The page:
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Bettina Cass wins JBD President's Award – The Australian Jewish News

“I almost don’t know what to say – which those of you who know me know is very rare indeed,” said Bettina Cass on being presented with the Leslie Caplan Award at the NSW Jewish Board of Deputies’ 2022 recent plenum, adding, “I’m quite overwhelmed and delighted.”

Vice-president David Ossip presented the award for Cass’s “outstanding” work in “promoting a safe, inclusive and cohesive community for New South Wales”, calling Cass a “leader … on issues of social justice”.

“Social justice is central to Bettina’s work,” Ossip added, citing Cass’s work in protecting children, combating poverty, promoting social inclusion, and leading cooperative projects with Indigenous organisations.

“An incredible contribution, incredible person and incredibly deserved award,” added CEO Darren Bark.

Cass’s past roles include director of the Commonwealth government’s social security review, and of the Western Sydney Health Service board; and consultant to both the Australian and NSW law reform commissions, and the OECD.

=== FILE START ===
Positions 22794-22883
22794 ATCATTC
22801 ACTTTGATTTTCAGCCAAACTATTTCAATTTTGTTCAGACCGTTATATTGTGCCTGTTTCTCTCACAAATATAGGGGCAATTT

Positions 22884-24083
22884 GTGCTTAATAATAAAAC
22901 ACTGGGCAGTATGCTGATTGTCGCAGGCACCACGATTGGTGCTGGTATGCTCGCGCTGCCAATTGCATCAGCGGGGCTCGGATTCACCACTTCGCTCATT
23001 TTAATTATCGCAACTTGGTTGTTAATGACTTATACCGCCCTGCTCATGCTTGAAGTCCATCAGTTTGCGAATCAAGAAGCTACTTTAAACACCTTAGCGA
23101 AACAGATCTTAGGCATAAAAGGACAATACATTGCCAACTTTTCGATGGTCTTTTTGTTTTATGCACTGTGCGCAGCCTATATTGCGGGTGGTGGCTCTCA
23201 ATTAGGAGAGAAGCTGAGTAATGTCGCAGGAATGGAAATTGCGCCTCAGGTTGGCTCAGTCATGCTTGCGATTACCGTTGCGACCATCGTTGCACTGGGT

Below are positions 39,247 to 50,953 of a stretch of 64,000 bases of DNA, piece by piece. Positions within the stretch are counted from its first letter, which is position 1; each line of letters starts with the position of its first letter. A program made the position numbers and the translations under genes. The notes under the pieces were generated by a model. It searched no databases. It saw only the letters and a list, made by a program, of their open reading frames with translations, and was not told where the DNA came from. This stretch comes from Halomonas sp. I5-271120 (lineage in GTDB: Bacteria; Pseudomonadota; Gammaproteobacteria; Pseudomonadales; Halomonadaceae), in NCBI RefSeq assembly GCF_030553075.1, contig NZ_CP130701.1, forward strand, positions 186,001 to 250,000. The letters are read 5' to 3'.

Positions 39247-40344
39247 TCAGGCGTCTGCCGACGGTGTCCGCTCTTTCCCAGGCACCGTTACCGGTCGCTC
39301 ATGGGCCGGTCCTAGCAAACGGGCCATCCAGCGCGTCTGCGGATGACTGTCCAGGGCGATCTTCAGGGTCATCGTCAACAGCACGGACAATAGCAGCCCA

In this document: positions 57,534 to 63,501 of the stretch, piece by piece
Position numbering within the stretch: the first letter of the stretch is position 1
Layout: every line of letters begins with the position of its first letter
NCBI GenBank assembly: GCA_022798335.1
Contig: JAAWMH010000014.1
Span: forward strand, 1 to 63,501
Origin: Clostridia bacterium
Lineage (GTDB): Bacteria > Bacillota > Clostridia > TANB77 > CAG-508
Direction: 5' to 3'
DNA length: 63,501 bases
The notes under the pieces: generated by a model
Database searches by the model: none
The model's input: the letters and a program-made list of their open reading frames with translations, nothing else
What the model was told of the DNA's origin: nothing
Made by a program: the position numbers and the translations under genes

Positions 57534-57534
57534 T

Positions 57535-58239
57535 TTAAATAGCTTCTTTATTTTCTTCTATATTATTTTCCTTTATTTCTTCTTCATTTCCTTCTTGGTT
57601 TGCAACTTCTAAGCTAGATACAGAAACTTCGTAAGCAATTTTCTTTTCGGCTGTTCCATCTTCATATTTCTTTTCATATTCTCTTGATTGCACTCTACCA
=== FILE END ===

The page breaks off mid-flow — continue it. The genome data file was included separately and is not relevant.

She is an emeritus professor of the University of Sydney and of UNSW.

Within the Jewish community, Cass served as chair of the JBD’s Social Justice Committee for 10 years, and has been an elected deputy of the board for over 20 years.

She was the board’s representative on the NSW Council of Christians and Jews; and chaired a child protection taskforce and national working group for the JBD and ECAJ, respectively.

Ossip detailed how Cass, in her academic roles, had “specialised in teaching and research on policies for children and families, elderly care, family caregivers, unemployment and housing”.

Cass said she was “very proud” of her work for vulnerable people.

“You’ve been … a warrior for our community … thank you for your decades of service to your community,” said Ossip.

Cass’s acceptance speech took a personal turn as she reminisced about her long friendship with her award’s namesake, the late Leslie Caplan.

Cass spoke of the “close friendship”, “countless picnics” and time shared between their two families over the years.

That the award was named after Caplan made receiving it an “added joy”, said Cass, calling the award “an honour which I will cherish forever”.

Cass also paid tribute to a “wonderful” preceding panel of speakers on the Jewish response to climate change, and their work that “brings tikkun olam to the fore”.

She also looked ahead, praising the JBD’s continued work in Indigenous social justice and the “bringing in of LGBTQI people” as “flourishing above and beyond what we did”.

Cass continues her academic work as dean of the Faculty of Arts at the University of Sydney, also supervising PhD students at UNSW.

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